Exposing Your Roots
My dear sweet Aunt Irmarie has recently passed away and has gone to be with the Lord. For 92 years she brightened this world with grace, humility and wisdom. Over the past 4 years, we grew very close, engaging in many delightful phone conversations. She was a Christian mentor, a beloved link to my Mom and Grandmother, and a fellow ponderer. Several years ago she shared with me a few of her Sunday school notes and photos. The above photo was taken near Louisiana’s Catahoula Lake. The three carefree sisters intertwined in the roots are Daisy Wright, Ruth Wright McMillian, and Irmarie Wright Scott. I wanted to share this writing of Irmarie’s because it is so indicative of the fruits that flourished from her and all the Wright sibling’s lives.
The word of God likens man to many objects such as changing grass, fading flowers, and chaff which the wind drives away, but the writer of the first Psalm speaks of man as a tree–something of great beauty, of practical value; a living and growing thing and most important of all a fruitful thing. Read Psalm 1:1-3.
We have all, at some time or other had our attention directed to an especially beautiful tree and maybe wondered what is the secret to its beauty and strength. The leaves, limbs and trunk are evidences of strength but the real secret is in that part which cannot be seen. The source of strength is the great roots, which burrow far into the ground and reach out for life giving nourishment. We know that the roots are the trees great anchorage, that which holds it securely through storms and rains. But even a tree is secure only when its roots hold firmly in the ground. Survival depends on that which cannot be seen. As we liken ourselves to a tree we think of these words from Hebrews 3:6 “But Christ as a son over His own house whose house we are if we hold fast the confidence and rejoicing of the hope firm unto the end.” (NKJV)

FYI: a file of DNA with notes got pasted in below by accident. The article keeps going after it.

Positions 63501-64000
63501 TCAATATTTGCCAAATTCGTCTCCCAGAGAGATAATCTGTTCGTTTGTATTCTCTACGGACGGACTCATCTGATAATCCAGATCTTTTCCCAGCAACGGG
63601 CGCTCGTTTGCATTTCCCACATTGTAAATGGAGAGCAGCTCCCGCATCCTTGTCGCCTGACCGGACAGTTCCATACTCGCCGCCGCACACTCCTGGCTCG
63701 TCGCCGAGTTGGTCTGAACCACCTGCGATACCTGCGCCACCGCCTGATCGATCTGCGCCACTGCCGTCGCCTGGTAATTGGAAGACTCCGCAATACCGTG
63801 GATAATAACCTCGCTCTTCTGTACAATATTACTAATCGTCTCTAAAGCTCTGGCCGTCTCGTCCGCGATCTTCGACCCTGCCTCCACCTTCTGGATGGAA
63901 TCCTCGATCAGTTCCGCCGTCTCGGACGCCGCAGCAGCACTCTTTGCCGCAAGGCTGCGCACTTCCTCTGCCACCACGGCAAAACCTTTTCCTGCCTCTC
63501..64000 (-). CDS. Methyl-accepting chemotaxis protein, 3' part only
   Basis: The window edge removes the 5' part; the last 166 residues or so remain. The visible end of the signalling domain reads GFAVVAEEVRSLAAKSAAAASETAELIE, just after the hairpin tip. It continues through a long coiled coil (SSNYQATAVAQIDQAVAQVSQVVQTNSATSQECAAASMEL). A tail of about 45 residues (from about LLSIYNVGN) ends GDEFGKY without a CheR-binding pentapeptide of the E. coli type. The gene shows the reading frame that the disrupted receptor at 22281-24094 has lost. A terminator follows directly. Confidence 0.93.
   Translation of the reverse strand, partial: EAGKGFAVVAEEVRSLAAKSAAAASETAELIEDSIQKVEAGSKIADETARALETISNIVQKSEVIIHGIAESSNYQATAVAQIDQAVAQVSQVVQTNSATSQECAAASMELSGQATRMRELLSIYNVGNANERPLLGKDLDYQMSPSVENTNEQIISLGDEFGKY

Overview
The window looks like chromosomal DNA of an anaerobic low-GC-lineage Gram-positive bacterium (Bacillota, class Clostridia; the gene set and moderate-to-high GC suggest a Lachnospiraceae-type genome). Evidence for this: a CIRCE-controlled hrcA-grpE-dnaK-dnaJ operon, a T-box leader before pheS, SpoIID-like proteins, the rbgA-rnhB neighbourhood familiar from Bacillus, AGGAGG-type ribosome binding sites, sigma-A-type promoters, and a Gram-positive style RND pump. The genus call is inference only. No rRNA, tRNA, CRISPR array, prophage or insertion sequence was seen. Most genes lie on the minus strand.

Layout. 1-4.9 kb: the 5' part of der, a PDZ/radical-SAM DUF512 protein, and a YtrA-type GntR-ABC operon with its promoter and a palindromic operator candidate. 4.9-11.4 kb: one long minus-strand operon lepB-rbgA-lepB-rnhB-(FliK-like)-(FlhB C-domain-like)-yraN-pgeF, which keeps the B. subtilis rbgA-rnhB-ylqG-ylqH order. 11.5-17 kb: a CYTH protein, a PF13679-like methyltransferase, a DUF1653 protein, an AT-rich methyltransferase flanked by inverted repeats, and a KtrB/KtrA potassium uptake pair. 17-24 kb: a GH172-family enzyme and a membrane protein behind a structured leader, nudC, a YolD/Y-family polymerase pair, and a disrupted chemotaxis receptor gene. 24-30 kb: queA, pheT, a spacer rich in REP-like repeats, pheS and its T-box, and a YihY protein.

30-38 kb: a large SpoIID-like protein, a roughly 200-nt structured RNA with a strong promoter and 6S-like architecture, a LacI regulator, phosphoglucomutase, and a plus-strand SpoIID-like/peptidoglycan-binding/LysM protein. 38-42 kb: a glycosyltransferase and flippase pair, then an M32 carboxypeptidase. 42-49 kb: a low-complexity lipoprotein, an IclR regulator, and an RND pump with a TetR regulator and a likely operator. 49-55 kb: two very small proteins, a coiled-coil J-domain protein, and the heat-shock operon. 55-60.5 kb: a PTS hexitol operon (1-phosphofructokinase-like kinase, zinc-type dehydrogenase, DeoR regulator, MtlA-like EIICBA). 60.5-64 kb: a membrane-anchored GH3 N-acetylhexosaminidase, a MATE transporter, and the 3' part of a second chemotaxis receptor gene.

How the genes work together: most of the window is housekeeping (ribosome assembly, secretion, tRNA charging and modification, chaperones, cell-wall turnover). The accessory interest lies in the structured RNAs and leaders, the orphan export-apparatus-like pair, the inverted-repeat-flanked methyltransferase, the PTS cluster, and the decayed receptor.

As a Christian, our strength all depends on what cannot be seen by the naked eye. When we see someone who is an outstanding Christian, we know that that person is one who hungers and thirsts after righteousness and that his roots have burrowed far down into the things of righteousness and truth. That person desires their strength from spiritual food, which goes to build all the evidences and beauty of the spiritual structure of character which is observed by others. As we think of the fruits of a Christian, we’ll think first of WISDOM… not wisdom as the world looks upon it, but wisdom in the things of God.
In Proverbs we read that “She (wisdom) is a tree of life to them that lay hold upon her…” Proverbs 3:18 (KJV) and “the fruit of the righteous is a tree of life; and he that winneth souls is wise.” Proverbs 11:30 (KJV). Therefore, the natural sequence to being Godly wise is the winning of souls for the kingdom. The Bible says that the value of a soul is inestimable. So we know that it is exceedingly wise to win souls, and that the winning of one soul is a greater attainment than anything we would possibly achieve in this world. Everything else falls short.
Another fruit from this tree is HUMILITY. Humility is a sign of strength. It is impossible to be truly humble unless a person is a strong Christian character, a disciple of the meek and lowly Jesus. Strength of character is never exemplified in supposed superiority or by a proud person. Jesus was prepared to mingle with the lowly and in a humble way. Turn and read 1 Peter 5:5-6.
There are many fruits by which a Christian may be recognized and sometimes we might envy someone who is stronger spiritually than we are, the so-called pillar of the church, the one who is always dependable and who by their every action shows that he walks with God…but it is your privilege and mine as followers of Christ to “grow in grace and in the knowledge of our savior and to possess this strength that comes…
There may be more but that’s all I have in my pile of papers. Thank you Mary Irmarie Wright Scott for gracing us with your blossoms. Your aroma still lingers today.